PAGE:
UNODC Executive Director notes key role of Russia in curbing drug trafficking
21 April 2011 - UNODC Executive Director Yury Fedotov is paying an official visit to Moscow to meet with high-level Russian officials to discuss the challenges in dealing with the interrelated threats of drugs and crime. As the lead UN agency working with countries in tackling illicit drugs, transnational organized crime and terrorism, UNODC cooperates with states across the world in countering these threats to international safety and security.
Speaking ahead of his meetings in the Russian capital, Mr. Fedotov noted that sustained efforts by all partners in addressing contemporary challenges and threats are required: "The Russian Federation has an important geo-political role to play in dealing with some of today's most critical issues such as the trafficking of illicit drugs. On both a security level and with regard to human development at home and in the region, it is imperative that this scourge be dealt with."
While in Russia, Mr. Fedotov is meeting with a range of lead officials across the spectrum of the country's anti-drug and crime divisions. The UNODC Executive Director will meet with the Head of the Administration of the President of the Russian Federation Mr. Sergey Naryshkin, and the Minister of Foreign Affairs Mr. Sergey Lavrov. In the course of his meetings yesterday, Mr. Fedotov discussed issues related to drugs and health with the Minister of Health and Social Development, Ms. Tatyana Golikova, and compared notes on a wide range of counter-narcotics issues with the Director of the Federal Drug Control Service, Mr. Victor Ivanov. In order to discuss criminal justice and law enforcement matters related to illicit narcotics, crime and security in general, Mr. Fedotov is meeting the Minister of Justice Mr. Aleksandr Konovalov; the State Secretary-Deputy Minister of Interior, Mr. Sergey Bulavin; the Head of Russia's Federal Financial Monitoring Services (Rosfinmonitoring), Mr. Yury Chikhanchin; and the Director of the Federal Correctional Service, Mr. Aleksandr Aleksandrovich Reymer.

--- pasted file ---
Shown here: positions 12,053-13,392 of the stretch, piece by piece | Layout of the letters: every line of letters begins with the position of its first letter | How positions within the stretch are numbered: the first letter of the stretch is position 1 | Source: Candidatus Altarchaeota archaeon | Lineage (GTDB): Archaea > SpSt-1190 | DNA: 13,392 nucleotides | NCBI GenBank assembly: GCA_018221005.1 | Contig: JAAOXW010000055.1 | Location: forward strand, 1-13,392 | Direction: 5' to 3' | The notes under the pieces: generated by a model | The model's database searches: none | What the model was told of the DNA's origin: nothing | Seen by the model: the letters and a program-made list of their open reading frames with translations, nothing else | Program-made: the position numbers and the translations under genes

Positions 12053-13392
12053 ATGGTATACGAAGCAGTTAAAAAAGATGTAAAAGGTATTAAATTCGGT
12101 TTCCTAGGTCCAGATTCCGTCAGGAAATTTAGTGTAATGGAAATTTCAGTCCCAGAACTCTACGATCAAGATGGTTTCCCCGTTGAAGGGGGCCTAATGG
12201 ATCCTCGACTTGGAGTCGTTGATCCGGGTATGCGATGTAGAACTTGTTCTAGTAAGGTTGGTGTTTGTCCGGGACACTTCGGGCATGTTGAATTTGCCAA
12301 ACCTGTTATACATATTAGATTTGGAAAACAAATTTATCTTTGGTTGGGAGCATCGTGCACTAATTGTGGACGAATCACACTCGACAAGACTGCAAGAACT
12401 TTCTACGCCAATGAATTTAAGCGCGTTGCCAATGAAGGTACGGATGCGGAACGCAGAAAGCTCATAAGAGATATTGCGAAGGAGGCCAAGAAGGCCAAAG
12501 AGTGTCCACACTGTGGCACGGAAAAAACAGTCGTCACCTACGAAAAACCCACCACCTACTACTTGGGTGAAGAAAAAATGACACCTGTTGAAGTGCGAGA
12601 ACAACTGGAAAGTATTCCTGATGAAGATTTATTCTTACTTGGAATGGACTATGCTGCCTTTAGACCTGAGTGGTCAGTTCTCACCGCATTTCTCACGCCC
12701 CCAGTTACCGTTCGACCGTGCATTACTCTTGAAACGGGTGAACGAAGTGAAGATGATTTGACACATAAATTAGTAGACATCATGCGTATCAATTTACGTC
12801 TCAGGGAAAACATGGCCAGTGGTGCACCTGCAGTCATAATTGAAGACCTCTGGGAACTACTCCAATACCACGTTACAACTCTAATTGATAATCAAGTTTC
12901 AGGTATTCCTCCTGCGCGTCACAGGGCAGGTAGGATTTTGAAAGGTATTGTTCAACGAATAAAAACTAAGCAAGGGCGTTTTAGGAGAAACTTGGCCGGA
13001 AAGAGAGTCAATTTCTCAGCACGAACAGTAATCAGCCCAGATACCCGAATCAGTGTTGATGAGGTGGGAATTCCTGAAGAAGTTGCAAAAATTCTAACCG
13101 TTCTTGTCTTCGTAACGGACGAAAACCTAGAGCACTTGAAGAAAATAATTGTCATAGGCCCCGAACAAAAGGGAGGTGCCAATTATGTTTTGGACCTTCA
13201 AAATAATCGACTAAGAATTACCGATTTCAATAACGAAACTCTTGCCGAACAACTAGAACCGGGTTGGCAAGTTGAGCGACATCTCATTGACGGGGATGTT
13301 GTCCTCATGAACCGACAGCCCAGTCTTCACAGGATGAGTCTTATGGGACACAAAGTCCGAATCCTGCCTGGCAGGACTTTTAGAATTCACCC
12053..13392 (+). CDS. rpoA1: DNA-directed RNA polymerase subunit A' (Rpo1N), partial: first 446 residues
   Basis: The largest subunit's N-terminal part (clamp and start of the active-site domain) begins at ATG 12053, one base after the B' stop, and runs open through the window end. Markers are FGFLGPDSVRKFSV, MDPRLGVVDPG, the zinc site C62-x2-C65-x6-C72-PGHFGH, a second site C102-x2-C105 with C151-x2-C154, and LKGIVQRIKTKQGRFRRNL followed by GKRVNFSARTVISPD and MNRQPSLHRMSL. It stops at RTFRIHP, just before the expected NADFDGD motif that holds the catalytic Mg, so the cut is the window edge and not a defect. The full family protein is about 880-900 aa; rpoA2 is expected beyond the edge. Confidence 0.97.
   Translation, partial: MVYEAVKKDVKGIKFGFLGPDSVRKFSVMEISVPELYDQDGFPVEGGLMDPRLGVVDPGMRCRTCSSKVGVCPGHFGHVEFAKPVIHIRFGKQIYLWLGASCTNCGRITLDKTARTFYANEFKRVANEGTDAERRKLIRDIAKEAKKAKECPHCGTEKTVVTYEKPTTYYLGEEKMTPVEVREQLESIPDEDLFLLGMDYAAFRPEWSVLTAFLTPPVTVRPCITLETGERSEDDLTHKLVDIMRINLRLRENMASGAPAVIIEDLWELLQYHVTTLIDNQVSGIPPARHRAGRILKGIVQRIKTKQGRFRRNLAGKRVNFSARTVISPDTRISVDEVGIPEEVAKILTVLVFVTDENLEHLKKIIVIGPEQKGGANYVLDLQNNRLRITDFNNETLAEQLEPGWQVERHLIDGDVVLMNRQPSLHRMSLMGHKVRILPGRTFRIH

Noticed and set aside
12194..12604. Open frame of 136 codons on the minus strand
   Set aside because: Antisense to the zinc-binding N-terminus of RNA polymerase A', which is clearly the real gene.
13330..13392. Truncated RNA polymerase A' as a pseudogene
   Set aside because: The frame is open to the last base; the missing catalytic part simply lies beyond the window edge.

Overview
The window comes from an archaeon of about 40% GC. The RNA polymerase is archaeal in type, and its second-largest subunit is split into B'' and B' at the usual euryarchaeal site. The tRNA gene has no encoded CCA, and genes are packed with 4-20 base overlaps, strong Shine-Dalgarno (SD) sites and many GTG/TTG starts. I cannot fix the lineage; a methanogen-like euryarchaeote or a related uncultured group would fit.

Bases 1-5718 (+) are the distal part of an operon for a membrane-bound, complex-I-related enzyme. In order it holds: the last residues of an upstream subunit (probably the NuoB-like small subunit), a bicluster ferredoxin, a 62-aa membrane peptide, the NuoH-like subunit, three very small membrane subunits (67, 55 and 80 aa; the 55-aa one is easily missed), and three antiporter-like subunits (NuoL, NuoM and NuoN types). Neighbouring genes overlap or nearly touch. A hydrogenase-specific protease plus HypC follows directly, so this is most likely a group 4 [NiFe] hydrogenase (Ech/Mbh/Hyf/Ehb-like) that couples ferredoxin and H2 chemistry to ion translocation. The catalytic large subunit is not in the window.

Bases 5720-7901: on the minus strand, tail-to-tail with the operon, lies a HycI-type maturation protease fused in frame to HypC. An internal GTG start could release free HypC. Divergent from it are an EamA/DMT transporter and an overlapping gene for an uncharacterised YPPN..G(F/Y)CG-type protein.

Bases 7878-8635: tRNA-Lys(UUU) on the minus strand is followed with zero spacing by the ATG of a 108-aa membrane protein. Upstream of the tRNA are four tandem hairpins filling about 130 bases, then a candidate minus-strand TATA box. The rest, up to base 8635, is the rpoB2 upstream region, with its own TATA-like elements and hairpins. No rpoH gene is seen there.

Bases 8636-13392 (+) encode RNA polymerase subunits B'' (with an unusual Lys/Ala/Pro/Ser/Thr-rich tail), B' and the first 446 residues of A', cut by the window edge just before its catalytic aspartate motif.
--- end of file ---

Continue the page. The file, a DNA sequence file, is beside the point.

The Executive Director also visited yesterday the Domodedovo Training Centre which was established in 2003 by the Russian Government and UNODC. The Centre provides training to Russian officials as well as anti-narcotics and law enforcement personnel from the Commonwealth of Independent States as well as other countries, including Afghanistan and Pakistan.
During his meetings the Executive Director of UNODC commended the Russian Government's support of the 1961, 1971 and 1988 drug control conventions - the 3 internationally agreed-upon drug control treaties which deal with narcotic drugs, psychotropic substances and precursors. He also noted concerns raised around border security and offered UNODC's assistance in providing training on border management and drug interdiction efforts. Mr. Fedotov expressed appreciation of the support provided by the Russian Government to the work of UNODC. In January 2011, Russia contributed US$ 7 million towards furthering UNODC's work, and pledged an additional US$ 2 million per annum to assist efforts in fighting the twin threats of illicit drugs and transnational organized crime.
On the issue of drug dependence, Mr. Fedotov called for increased cooperation between Russian and other experts in improving the quality and coverage of treatment in the country as well as internationally. Noting that all partners, including the public sector, the NGO community, and international organizations, have their own unique roles to play in this area, the Executive Director called on the involvement of all players in tackling the drug challenge.
The move against illicit financial flows and the linkages to narcotics and other organized crimes were also discussed. As an important area requiring attention in the tackling of the global drug trade, the Russian Federation has been working actively with the international community on this: "Russia has been a supporter and contributor to the Paris Pact Initiative, a technical assistance project aimed at stemming opiates trafficked from Afghanistan, said Mr. Fedotov. "With the Paris Pact, Russia has been centrally involved in the production of the so-called 'Orange Paper' looking at the illicit financial flows linked to Afghan Opiates and helping improve knowledge about how to curb the drug trade on this level."
Mr. Fedotov will be accompanying Secretary-General Ban Ki-moon who is arriving to Moscow today on a visit which is part of his Central and Eastern Europe Mission. The Secretary-General will be holding talks with President Dmitry Medvedev, Foreign Minister Sergey Lavrov, and other officials as well as with the Head of the regional Collective Security Treaty Organization.